Why is exhaustion so detrimental to burnout? Look at the summary table below to see how exhaustion changes certain aspects of daily life.

Event Normal Conditions Exhausted Conditions
Evaluation of demands of life Rises up to demands Feels overwhelmed
Resourcing Sufficient resourcing Insufficient resourcing
Engagement with task Engaged Disengaged
Performance & Results Higher performance & Results Lower performance & Results
Evaluation of results Positive affect & savoring Negative affect & numbness
Emotional regulation Functional Dysfunctional
Recovery Functional Dysfunctional

Demands of life: When we are energized, we feel capable of meeting the demands of life. When we are tired, we have lower self-efficacy and feel less capable of rising up to the demands.

Resourcing: Exhaustion is almost by definition “lack of energy”, which means we have less energy to effectively meet our demands. Paired with an effort-orientated mindset, when we push ourselves when we’re tired, we are actually exhausting more mental energy to produce suboptimal outputs. Not only do we have rise up to the demands, we have to overcome our feelings of being overwhelmed, which is a double whammy.

Engagement with Task: Exhaustion makes us less engaged with the task, which makes robs us from the enjoyment of doing the task

Performance and Results: Exhaustion makes us perform worse, which in general produces poorer results

Evaluation of Result: Exhaustion makes us unable to savor positive experiences in our lives, which makes us devalue the work or activity.

Emotional regulation: Exhaustion makes us more mindless in our day-to-day lives, which lets our negative thoughts run rampant. Emotional coping strategies require a lot of energy when they aren’t ingrained, long-term habits.

Recovery: Exhausted individuals take longer to recover physical and mental energy. The body is not capable of handling as much stress. When experiencing stress, exhausted individuals take longer to recover to their baseline stress levels than non-exhausted people.

We’ve discussed some of the points already and we’ll visit some of these points below.

Savoring & Devaluation

I found exhaustion to have seriously handicapped my ability to savor positive moments in my life. Just like how I described how exhaustion has prevented me from connecting to those around me, it’s also preventing me from connecting with myself.

A common occurrence is that I’ll have a pretty positive experience, like spending a weekend in New York to see some friends, and then two days later someone would ask me how my week was. Then it would take me some embarrassingly long time to remember what happened during my weekend. And when I recount my memories of the good times I’ve had, it feels kind of muted.

Lori Gottlieb reference this phenomenon in her book “Maybe You Should Talk to Someone: A Therapist, HER Therapist, and Our Lives Revealed” in which she says, “People often mistake numbness for nothingness, but numbness isn't the absence of feelings; it's a response to being overwhelmed by too many things.”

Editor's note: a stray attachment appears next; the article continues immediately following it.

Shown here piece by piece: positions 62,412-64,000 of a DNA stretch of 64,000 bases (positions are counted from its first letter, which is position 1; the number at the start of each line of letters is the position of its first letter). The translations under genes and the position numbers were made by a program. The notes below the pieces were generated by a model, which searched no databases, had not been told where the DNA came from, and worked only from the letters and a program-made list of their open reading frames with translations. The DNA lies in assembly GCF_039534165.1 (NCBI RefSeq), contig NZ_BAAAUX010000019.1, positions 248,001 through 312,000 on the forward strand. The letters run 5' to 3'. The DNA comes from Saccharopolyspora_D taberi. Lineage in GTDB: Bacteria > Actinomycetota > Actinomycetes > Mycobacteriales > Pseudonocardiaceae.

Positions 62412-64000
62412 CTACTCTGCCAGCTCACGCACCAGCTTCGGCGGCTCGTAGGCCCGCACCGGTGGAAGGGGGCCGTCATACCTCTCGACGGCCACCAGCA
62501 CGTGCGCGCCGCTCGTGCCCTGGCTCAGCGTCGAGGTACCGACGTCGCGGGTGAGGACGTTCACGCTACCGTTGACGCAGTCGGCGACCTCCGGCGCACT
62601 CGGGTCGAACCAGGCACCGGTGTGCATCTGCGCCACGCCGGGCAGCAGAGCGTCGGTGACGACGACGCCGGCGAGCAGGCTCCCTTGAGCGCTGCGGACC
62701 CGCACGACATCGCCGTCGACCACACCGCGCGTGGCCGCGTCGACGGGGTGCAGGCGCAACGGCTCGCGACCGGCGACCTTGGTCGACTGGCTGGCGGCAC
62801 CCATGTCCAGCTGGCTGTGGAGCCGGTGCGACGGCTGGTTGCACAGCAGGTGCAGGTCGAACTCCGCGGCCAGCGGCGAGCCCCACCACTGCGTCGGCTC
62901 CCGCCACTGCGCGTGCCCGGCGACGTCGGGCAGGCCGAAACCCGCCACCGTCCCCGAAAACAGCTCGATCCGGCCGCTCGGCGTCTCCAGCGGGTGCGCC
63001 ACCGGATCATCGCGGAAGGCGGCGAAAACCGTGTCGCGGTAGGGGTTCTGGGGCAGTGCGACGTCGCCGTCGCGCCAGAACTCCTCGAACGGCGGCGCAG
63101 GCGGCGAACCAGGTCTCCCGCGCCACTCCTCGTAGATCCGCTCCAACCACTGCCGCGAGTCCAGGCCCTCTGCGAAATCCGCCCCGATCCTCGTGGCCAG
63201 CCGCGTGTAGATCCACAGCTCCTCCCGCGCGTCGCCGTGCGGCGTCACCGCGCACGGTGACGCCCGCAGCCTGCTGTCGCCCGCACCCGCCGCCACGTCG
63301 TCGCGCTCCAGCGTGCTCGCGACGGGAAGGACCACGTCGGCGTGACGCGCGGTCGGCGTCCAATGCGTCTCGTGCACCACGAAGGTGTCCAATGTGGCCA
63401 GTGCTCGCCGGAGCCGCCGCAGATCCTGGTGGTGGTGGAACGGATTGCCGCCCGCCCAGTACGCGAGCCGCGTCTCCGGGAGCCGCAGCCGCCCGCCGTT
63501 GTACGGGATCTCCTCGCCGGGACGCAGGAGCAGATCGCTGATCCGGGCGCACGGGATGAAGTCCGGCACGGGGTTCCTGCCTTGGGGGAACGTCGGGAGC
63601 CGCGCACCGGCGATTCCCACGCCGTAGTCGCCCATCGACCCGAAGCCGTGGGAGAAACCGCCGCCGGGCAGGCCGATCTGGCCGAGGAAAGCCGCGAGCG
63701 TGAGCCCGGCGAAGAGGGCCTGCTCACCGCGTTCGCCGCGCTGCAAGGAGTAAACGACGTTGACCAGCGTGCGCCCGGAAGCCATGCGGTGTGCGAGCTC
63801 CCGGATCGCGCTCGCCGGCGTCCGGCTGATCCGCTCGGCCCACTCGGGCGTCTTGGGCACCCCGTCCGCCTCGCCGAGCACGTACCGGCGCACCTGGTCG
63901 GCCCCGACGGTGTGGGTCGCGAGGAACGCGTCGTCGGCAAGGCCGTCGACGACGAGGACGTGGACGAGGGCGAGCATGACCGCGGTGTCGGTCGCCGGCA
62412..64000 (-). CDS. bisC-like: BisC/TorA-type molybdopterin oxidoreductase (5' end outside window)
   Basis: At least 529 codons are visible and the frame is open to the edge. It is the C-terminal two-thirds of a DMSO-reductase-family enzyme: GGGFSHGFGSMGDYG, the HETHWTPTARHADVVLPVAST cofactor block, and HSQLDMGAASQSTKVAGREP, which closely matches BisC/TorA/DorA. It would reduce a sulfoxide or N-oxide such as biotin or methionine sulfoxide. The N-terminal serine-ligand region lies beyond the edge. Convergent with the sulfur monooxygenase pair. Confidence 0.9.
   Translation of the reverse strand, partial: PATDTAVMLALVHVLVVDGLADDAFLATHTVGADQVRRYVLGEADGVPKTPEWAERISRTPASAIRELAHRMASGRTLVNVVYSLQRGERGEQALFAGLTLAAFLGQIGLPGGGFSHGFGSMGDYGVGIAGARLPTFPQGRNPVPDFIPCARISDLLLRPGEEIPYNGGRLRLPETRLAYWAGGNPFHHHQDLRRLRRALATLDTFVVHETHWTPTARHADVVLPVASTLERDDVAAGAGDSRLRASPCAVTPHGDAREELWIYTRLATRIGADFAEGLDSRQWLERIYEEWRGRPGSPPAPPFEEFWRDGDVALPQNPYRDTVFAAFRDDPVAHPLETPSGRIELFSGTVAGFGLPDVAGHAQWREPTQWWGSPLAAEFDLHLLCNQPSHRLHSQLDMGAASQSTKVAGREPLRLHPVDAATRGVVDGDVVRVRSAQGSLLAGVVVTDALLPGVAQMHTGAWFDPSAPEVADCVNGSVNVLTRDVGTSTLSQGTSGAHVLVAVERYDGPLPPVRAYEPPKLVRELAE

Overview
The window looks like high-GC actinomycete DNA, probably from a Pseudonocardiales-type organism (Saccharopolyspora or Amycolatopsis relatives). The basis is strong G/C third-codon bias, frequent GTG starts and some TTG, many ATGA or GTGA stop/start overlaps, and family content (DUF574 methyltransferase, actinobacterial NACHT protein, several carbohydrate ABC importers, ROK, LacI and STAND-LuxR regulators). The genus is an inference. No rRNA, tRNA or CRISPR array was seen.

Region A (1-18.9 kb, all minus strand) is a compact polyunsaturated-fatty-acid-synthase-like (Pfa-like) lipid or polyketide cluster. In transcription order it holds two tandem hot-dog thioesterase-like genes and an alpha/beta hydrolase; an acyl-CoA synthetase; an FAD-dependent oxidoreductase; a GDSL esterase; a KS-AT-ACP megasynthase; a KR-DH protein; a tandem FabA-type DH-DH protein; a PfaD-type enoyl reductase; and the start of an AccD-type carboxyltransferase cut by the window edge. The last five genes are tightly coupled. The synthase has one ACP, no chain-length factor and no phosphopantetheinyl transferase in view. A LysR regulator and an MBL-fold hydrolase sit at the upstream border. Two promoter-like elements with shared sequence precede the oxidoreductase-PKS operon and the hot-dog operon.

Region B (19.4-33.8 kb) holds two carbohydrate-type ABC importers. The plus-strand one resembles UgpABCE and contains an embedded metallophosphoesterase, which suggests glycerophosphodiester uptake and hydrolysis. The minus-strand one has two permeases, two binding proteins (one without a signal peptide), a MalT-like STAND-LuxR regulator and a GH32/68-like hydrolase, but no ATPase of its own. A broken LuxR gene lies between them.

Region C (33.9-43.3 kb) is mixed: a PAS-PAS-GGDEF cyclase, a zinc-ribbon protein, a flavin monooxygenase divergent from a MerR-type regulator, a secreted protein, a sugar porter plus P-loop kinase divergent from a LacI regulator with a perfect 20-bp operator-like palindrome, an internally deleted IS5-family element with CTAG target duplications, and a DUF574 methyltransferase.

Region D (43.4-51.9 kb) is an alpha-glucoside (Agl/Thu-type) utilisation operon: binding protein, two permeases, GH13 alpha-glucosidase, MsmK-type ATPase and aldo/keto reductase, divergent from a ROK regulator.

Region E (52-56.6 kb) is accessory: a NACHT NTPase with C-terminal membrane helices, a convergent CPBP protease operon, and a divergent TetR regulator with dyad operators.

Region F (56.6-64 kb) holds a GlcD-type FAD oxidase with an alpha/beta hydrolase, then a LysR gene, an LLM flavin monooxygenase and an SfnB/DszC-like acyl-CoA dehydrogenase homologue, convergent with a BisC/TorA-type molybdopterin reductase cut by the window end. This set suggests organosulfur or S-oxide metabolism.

I’ve tried to savor experiences during positive moments with mental thoughts like “I’m having a great time and I’m going to capture this feeling of awe and wonder and gratitude” but when I recollect these memories later on the feelings also just fall flat.

The downstream consequences of inability to savor is that it makes us devalue activities we normally enjoy2. After all, why should we do something if it doesn’t make us feel good? When I’m working hard to accomplish a goal, I expect to feel good and accomplished after completing it. But instead of feeling good, I often feel relief from the burden of having that goal and regret for having taken on it in the first place. The next time I come across a challenge, I might have a lower expected emotional reward for reaching this goal or objective. I might try to remember how good it was to finish a similarly difficult goal in the past but then have the feeling fall flat. This in turn makes me not want to do the thing that normally would make me excited because it doesn’t physiologically reward me. This is called “devaluation” and it’s one of the chief symptoms of burnout under the cynicism umbrella.

Coping and Emotional Regulation

At some point when I kept futilely banging my head against the wall against life’s problems, I decided to look for ways to improve my mental health. However, my emotions were so tightly coupled with the outcomes of life that transitioning towards an emotion-focused coping style felt pointless. I rationally “knew” that of course I would improve my mood if I worked on it, but my brain didn’t feel that way. Psychologists call qualities of these thoughts the “3 P’s – Personal, Permanent, Pervasive” and is often intuited by the phrase “it’s my fault, it’s never going to change, and it’s going to affect all areas of my life.” Cognitive narration of these thoughts seriously contribute to less stress-resilient individuals.

When I decided to shift towards emotion-focused coping I began by sorting out the sources of stress. Where was the stress coming from? If meeting the demands of life and exhaustion were first-order stressors, then the psychological harm I do to myself via cognitive narratives are the second-order stressors. At a rough outline, I would say 30% of my stress came from first-order stressors, and 70% of it comes from second-order stressors, although upon closer inspection the relationship between the two isn’t so clean cut.